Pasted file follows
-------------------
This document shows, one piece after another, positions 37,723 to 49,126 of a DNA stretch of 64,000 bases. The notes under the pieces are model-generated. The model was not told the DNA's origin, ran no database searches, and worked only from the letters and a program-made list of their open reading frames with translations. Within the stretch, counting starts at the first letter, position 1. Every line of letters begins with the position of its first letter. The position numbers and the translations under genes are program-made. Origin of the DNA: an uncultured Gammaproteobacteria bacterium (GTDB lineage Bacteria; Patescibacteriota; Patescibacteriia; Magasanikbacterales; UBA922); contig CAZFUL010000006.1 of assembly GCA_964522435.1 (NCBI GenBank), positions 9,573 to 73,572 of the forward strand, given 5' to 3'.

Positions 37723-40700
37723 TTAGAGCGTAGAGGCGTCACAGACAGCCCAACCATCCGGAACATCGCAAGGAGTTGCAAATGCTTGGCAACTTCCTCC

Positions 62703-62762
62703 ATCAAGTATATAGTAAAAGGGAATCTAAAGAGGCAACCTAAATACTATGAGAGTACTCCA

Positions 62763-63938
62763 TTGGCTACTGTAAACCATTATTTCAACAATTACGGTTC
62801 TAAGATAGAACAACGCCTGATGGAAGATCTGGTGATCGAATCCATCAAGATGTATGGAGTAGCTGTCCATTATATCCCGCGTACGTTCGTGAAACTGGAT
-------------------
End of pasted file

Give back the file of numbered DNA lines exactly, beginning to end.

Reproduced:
This document shows, one piece after another, positions 37,723 to 49,126 of a DNA stretch of 64,000 bases. The notes under the pieces are model-generated. The model was not told the DNA's origin, ran no database searches, and worked only from the letters and a program-made list of their open reading frames with translations. Within the stretch, counting starts at the first letter, position 1. Every line of letters begins with the position of its first letter. The position numbers and the translations under genes are program-made. Origin of the DNA: an uncultured Gammaproteobacteria bacterium (GTDB lineage Bacteria; Patescibacteriota; Patescibacteriia; Magasanikbacterales; UBA922); contig CAZFUL010000006.1 of assembly GCA_964522435.1 (NCBI GenBank), positions 9,573 to 73,572 of the forward strand, given 5' to 3'.

Positions 37723-40700
37723 TTAGAGCGTAGAGGCGTCACAGACAGCCCAACCATCCGGAACATCGCAAGGAGTTGCAAATGCTTGGCAACTTCCTCC

Positions 62703-62762
62703 ATCAAGTATATAGTAAAAGGGAATCTAAAGAGGCAACCTAAATACTATGAGAGTACTCCA

Positions 62763-63938
62763 TTGGCTACTGTAAACCATTATTTCAACAATTACGGTTC
62801 TAAGATAGAACAACGCCTGATGGAAGATCTGGTGATCGAATCCATCAAGATGTATGGAGTAGCTGTCCATTATATCCCGCGTACGTTCGTGAAACTGGAT